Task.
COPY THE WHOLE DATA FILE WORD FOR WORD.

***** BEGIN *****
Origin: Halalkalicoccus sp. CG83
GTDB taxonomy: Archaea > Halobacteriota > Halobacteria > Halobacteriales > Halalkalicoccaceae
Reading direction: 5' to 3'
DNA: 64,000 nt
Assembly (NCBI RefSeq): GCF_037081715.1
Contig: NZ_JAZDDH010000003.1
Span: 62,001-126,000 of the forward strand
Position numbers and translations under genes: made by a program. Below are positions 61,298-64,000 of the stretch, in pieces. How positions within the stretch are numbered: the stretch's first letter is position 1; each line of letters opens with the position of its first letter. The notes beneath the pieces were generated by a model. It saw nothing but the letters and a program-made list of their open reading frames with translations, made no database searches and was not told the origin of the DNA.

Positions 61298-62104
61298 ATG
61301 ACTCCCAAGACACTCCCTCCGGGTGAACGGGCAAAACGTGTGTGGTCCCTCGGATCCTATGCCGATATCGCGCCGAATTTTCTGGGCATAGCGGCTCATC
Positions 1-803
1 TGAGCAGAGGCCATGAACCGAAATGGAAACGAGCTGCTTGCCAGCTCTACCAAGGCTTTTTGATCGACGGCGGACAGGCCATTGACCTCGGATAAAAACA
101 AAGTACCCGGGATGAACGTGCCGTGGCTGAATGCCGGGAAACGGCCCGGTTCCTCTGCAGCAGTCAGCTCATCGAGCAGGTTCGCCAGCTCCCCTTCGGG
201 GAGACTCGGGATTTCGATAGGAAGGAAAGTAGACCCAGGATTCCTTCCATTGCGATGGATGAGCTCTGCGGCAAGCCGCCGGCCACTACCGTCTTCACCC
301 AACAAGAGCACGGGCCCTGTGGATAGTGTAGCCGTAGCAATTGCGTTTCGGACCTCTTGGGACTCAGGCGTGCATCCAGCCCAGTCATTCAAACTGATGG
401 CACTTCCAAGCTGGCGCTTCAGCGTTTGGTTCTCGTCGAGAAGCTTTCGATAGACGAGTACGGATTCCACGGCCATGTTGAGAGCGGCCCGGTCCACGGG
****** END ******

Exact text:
Origin: Halalkalicoccus sp. CG83
GTDB taxonomy: Archaea > Halobacteriota > Halobacteria > Halobacteriales > Halalkalicoccaceae
Reading direction: 5' to 3'
DNA: 64,000 nt
Assembly (NCBI RefSeq): GCF_037081715.1
Contig: NZ_JAZDDH010000003.1
Span: 62,001-126,000 of the forward strand
Position numbers and translations under genes: made by a program. Below are positions 61,298-64,000 of the stretch, in pieces. How positions within the stretch are numbered: the stretch's first letter is position 1; each line of letters opens with the position of its first letter. The notes beneath the pieces were generated by a model. It saw nothing but the letters and a program-made list of their open reading frames with translations, made no database searches and was not told the origin of the DNA.

Positions 61298-62104
61298 ATG
61301 ACTCCCAAGACACTCCCTCCGGGTGAACGGGCAAAACGTGTGTGGTCCCTCGGATCCTATGCCGATATCGCGCCGAATTTTCTGGGCATAGCGGCTCATC
Positions 1-803
1 TGAGCAGAGGCCATGAACCGAAATGGAAACGAGCTGCTTGCCAGCTCTACCAAGGCTTTTTGATCGACGGCGGACAGGCCATTGACCTCGGATAAAAACA
101 AAGTACCCGGGATGAACGTGCCGTGGCTGAATGCCGGGAAACGGCCCGGTTCCTCTGCAGCAGTCAGCTCATCGAGCAGGTTCGCCAGCTCCCCTTCGGG
201 GAGACTCGGGATTTCGATAGGAAGGAAAGTAGACCCAGGATTCCTTCCATTGCGATGGATGAGCTCTGCGGCAAGCCGCCGGCCACTACCGTCTTCACCC
301 AACAAGAGCACGGGCCCTGTGGATAGTGTAGCCGTAGCAATTGCGTTTCGGACCTCTTGGGACTCAGGCGTGCATCCAGCCCAGTCATTCAAACTGATGG
401 CACTTCCAAGCTGGCGCTTCAGCGTTTGGTTCTCGTCGAGAAGCTTTCGATAGACGAGTACGGATTCCACGGCCATGTTGAGAGCGGCCCGGTCCACGGG